Two can play at this game.
Ball State University’s President Jo Ann Gora recently declared the theory of intelligent design not science, but rather a religious belief, effectively banning educators during science classes from delving into the notion that an intelligence of some sort helped form the universe and life on Earth.
Now intelligent design scholars at the Discovery Institute have sent Gora a scathing 10-page letter that lists numerous examples of apparent academic hypocrisy and double standards found at Ball State. Institute officials demand the hypocrisy either be corrected, or the decision against discussions of intelligent design in science classes be reversed.
Gora had made her ruling after the public university received national attention and legal pressure over its “Boundaries of Science” class, taught by Professor Eric Hedin, which included theories of intelligent design, prompting atheists to dub it proselytizing and demand it be axed.
In their letter, Discovery Institute officials say if that’s the case – they want all the secular proselytizing and hypocritical policies found at the Indiana campus removed as well.
For example, its scholars reviewed science courses at Ball State similar to Hedin’s and found “large amounts of nonscientific content.” Here are some examples:
Honors 296, “‘Old’ and ‘New’ Science,” devotes an entire week to the topic of “Science and Religion” according to its syllabus. This week is followed by another week on “Science and the Individual” that also appears to focus on religious or spiritual topics. Honors 297, “The SustainABLES: Air, Biodiversity, Land, Energy, & the Seas,” is just as much about public policy as it is about ecology. Honors 298, “The Biology of Life,” promises to address “the numerous ethical and societal issues surrounding such topics” as “aging, cancer, cloning, euthanasia, genetic engineering, gene therapy, the Human Genome Project and recombinant DNA biotechnology.” The syllabus further states that students in the course will “openly discuss the moral and ethical issues within modern biology.”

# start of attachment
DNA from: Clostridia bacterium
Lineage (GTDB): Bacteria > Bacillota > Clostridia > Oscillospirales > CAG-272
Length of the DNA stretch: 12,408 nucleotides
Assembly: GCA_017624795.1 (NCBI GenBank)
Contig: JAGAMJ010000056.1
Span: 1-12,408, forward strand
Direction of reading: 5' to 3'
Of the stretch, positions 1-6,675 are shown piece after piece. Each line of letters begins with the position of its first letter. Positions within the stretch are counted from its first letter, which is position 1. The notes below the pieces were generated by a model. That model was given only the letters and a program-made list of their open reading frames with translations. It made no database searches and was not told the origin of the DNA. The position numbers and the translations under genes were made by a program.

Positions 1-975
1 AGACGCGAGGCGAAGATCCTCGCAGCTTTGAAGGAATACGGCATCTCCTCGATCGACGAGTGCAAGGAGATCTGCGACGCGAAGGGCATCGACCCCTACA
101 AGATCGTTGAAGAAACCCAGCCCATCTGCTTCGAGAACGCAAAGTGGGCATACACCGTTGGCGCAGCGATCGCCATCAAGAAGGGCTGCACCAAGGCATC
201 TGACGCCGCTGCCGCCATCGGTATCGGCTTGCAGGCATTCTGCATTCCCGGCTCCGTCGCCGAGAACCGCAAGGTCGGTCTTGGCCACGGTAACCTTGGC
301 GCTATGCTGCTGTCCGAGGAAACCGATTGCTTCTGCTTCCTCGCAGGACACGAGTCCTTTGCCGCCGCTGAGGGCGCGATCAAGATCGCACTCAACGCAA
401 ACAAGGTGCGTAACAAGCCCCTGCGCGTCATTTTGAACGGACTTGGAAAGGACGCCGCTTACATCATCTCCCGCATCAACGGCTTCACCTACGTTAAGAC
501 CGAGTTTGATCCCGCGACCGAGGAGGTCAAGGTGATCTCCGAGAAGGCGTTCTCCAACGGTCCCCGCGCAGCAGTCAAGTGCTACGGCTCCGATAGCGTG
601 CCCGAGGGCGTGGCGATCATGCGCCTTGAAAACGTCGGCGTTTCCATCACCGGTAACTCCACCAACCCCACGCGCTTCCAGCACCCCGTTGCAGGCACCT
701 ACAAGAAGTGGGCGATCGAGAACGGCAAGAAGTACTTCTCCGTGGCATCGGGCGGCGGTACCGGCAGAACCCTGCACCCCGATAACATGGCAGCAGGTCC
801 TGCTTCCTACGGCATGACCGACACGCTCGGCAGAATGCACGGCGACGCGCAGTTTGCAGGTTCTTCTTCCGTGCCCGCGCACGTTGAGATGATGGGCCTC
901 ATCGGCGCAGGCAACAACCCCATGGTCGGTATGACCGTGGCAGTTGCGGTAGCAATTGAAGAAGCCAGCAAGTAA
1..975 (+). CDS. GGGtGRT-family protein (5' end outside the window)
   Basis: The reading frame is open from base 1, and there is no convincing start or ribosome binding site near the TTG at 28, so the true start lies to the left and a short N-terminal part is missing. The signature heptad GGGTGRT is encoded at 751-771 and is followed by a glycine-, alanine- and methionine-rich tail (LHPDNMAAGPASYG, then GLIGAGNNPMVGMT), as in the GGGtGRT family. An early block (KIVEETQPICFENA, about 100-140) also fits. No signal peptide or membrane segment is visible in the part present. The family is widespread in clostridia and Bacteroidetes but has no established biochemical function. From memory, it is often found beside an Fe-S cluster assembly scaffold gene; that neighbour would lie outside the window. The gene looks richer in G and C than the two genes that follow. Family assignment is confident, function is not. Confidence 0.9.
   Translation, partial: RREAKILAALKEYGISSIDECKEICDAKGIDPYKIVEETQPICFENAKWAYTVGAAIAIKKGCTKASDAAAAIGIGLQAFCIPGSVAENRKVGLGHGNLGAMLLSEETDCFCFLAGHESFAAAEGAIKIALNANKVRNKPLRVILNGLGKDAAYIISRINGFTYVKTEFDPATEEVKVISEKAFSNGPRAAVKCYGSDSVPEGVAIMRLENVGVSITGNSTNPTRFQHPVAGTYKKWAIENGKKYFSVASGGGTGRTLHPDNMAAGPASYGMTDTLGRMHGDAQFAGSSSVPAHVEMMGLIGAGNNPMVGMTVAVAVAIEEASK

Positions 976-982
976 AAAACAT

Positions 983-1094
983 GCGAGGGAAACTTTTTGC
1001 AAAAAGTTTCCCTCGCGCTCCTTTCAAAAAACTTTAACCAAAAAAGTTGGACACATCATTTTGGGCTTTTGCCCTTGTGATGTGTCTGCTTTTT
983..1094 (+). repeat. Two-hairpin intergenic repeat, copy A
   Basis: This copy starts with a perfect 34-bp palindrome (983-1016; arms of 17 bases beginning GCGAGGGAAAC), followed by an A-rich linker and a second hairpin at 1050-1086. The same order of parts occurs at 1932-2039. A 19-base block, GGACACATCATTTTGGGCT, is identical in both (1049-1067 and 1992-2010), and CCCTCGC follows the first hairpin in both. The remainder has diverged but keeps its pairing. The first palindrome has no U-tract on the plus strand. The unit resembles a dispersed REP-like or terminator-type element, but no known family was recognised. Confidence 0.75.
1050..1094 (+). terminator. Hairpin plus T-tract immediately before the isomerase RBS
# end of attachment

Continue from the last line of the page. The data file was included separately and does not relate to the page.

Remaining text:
Not only do Honors 296, 297, and 298 seminars typically have large amounts of nonscience content, a perusal of the official BSU description for these courses reveals that BSU actually requires the seminars to cover non-scientific content. … BSU cannot have it both ways. If it maintains that intelligent design cannot be discussed by Prof. Hedin in Honors 296 because it is non-scientific and therefore outside the scope of a “science course,” then non-science content in all of the other sections of Honors 296, 297, and 298 must be banned as well.”
Discovery Institute officials also took to task campus officials for investigating Hedin’s academic credentials as part of an official probe into his class.
Since you chose to investigate Eric Hedin’s qualifications to teach his course, we ask that you launch equivalent investigations to review the qualifications of all other BSU faculty who teach sections of Honors 296, 297, and 298, including the following:
(a) BSU English Prof. Brent Blackwell: Prof. Blackwell has repeatedly taught Honors 296, which according to BSU is supposed to be a science course. Yet Prof. Blackwell appears to have no academic or professional training in the sciences, not even an undergraduate degree. Both his Ph.D. and his B.A. are in English.
(b) BSU Biology Prof. Ann Blakey: Prof. Blakey teaches politics, law, economics, and other non-scientific content in her Honors 297 seminar. But according to her BSU website, she does not have academic qualifications or professional background in any of these areas. Nor are these areas listed as her areas of research.
(c) BSU Biology Prof. James Olesen: Prof. Olesen deals with the moral and ethical aspects of such issues as euthanasia in his Honors 298 seminar. Yet his BSU website shows no evidence of any academic training or publications in philosophy, ethics, religion, or related areas.
Next Discovery Institute officials called Gora’s bluff, so to speak.